Current Events

Drunk and Drugged Driving Over New Year’s—Don’t Become a Statistic

Drunk and Drugged Driving Over New Year’s—Don’t Become a StatisticIn 2012, 32 million people in the U.S. drove after using drugs or drinking. For drunk driving, New Year’s Day is the worst day of the year, with over half of all fatal crashes involving a drunk driver. It might surprise you that New Year’s Eve doesn’t take the top spot, but it’s after midnight when drinkers leave parties and contemplate doing something very stupid. For anybody struggling with addiction, the risk of relapse is compounded by the possibility that—although not originally intending to drink or use drugs—you decide that you’re sober enough to drive home. If you need to consider whether you’re safe to drive, you probably aren’t. Think that’s extreme? Let’s look at the facts and statistics about drunk and drugged driving.  Full Story

Psychosocial Treatments Can Help Depressed Smokers Quit

People affected by major depression and other depressive illnesses are known to smoke on a greater number of days than their non-depressed peers, and also go through more cigarettes on any given day. In addition, depressed people commonly have an unusually hard time when trying to stop smoking.

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Underage Drinking and Driving an Important Conversation for Parents and Teens

No longer are 15-year-olds counting the days until they can get their driver’s license. According to AAA one out of every three teens is just not all that excited about driving and only 44 percent of them get their driver’s license within the first year of eligibility. Just 54 percent of teens get their license before age 18. One aspect of this trend is that it may be contributing to a decade-long decline in drinking and driving among young people, but the problem remains.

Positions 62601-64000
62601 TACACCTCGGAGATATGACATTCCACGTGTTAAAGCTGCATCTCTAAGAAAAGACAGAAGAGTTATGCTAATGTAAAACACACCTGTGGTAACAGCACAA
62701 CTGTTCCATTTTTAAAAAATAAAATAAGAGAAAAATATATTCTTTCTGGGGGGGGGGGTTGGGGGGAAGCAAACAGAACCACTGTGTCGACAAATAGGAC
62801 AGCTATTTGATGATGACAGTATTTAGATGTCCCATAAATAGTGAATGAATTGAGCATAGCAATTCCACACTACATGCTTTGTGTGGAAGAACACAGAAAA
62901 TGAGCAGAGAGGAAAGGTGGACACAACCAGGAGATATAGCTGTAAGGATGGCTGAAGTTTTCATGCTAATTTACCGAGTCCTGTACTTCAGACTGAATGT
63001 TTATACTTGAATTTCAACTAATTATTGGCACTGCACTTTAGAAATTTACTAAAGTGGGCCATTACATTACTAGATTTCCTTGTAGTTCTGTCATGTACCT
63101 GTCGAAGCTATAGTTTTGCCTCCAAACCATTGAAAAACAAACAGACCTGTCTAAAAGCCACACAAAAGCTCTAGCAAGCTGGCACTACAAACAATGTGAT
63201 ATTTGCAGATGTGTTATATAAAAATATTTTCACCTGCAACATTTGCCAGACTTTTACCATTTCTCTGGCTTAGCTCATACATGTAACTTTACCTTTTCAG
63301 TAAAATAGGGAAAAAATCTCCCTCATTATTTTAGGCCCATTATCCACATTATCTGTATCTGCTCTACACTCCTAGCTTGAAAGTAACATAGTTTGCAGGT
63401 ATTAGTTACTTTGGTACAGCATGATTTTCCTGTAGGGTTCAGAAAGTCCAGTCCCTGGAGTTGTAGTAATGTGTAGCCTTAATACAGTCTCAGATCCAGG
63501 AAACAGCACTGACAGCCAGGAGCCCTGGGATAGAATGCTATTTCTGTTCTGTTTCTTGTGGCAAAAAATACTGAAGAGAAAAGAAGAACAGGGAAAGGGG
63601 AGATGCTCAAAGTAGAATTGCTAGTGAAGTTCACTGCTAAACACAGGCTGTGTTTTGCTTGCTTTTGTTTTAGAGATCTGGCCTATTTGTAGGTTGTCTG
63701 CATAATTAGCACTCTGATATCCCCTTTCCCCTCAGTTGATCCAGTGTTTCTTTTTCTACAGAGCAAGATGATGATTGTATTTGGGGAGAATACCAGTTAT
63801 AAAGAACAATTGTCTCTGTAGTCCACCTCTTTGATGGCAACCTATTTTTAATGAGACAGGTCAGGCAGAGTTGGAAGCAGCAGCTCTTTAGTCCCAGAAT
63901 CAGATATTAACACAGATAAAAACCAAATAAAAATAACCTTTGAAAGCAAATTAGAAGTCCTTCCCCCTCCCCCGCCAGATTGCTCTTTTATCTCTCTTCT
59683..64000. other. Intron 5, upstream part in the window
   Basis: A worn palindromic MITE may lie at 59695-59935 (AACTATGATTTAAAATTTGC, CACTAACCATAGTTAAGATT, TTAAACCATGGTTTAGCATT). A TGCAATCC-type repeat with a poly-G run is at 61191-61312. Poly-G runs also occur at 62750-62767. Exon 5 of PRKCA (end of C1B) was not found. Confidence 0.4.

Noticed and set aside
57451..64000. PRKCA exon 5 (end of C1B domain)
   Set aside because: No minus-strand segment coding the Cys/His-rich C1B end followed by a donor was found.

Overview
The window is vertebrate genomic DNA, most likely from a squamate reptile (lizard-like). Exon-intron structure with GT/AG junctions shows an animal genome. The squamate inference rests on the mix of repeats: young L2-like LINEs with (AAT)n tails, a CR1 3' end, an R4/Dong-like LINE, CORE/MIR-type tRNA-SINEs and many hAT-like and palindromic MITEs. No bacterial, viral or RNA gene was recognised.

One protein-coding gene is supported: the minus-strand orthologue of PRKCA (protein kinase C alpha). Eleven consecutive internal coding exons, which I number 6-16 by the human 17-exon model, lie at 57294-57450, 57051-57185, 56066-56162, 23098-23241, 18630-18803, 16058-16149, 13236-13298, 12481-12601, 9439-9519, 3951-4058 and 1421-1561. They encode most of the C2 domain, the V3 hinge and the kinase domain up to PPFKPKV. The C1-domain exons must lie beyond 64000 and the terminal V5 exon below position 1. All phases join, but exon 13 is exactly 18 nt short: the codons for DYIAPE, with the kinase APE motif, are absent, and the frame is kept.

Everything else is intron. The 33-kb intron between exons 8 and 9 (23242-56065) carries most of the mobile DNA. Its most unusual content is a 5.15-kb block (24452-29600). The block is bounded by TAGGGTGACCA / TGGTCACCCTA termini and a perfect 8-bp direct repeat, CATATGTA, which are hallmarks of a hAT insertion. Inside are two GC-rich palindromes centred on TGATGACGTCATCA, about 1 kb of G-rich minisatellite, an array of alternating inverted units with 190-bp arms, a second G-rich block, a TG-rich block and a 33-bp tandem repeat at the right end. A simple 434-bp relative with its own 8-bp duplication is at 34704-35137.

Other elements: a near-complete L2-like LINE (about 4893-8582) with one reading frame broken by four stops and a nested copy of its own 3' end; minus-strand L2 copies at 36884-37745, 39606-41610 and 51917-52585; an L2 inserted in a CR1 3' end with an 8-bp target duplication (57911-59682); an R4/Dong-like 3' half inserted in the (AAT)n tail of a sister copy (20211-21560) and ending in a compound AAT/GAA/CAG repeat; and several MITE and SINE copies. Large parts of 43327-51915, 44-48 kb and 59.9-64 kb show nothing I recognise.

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Teen Heroin Use on the Rise Across America

Heroin is an illegal street drug synthesized from morphine. Once a very popular illicit drug, heroin took a back seat to prescription drug abuse. Now the pendulum is swinging back, with an alarming rise in the number of Americans reportedly addicted to heroin.

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Cory Monteith’s Drug Addiction and Death to be Acknowledged on Third Episode of Glee

People across the globe were shocked and saddened by the untimely death of Canadian-born Glee actor Cory Monteith. On July 13, staff at a Vancouver hotel found his body after he failed to check out on time. Monteith was only 31 when he died, and his death was determined to be the result of a deadly mix of alcohol and heroin.

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Club Culture Includes Variety of Illicit Drugs

Cocaine and ecstasy have for years been at the top of the list of frequently taken drugs in the rave and club culture. But other drugs are sneaking up on that turf. Full Story

Negative Messages About Drugs May Not Deter Use

For decades, the messages in television and print advertising have advised audiences about the dangers of substance use. Images of frying eggs, blackened lungs and rotted teeth have been used as a way to convince student and adult populations of the negative consequences that can come with unhealthy choices. Full Story

Deaths Caused by Alcohol Abuse Continue to Rise

Studies from Great Britain in recent years show a worrying trend. Deaths related to alcohol use in that country have risen and are expected to continue climbing at a time when alcohol-related death rates in the rest of Europe have been dropping. A panel of British health and addiction experts reported that one out of every 25 deaths in Great Britain is attributable to alcohol use. That figure includes alcohol deaths through violence, accidents, cancers, stroke and suicide. It also includes deaths from liver disease, a leading killer for alcohol consumers. Full Story

Early Drinking Habits for Teens Risk Addiction Later

In Spain, youth meet for the “botellón,” or social drinking in the streets; in the UK parents are letting their teens have a “tipple” before they are the legal drinking age. Full Story

Retirement, Addiction, and Alcoholism: The Hidden Connection

When they begin to reach middle age, most people start looking forward to their retirement years as a time when they will finally be able to relax and leave the stresses of their jobs behind them. But unfortunately, when the time actually comes to exit the workforce, many find that things turn out quite a bit differently than they expected.

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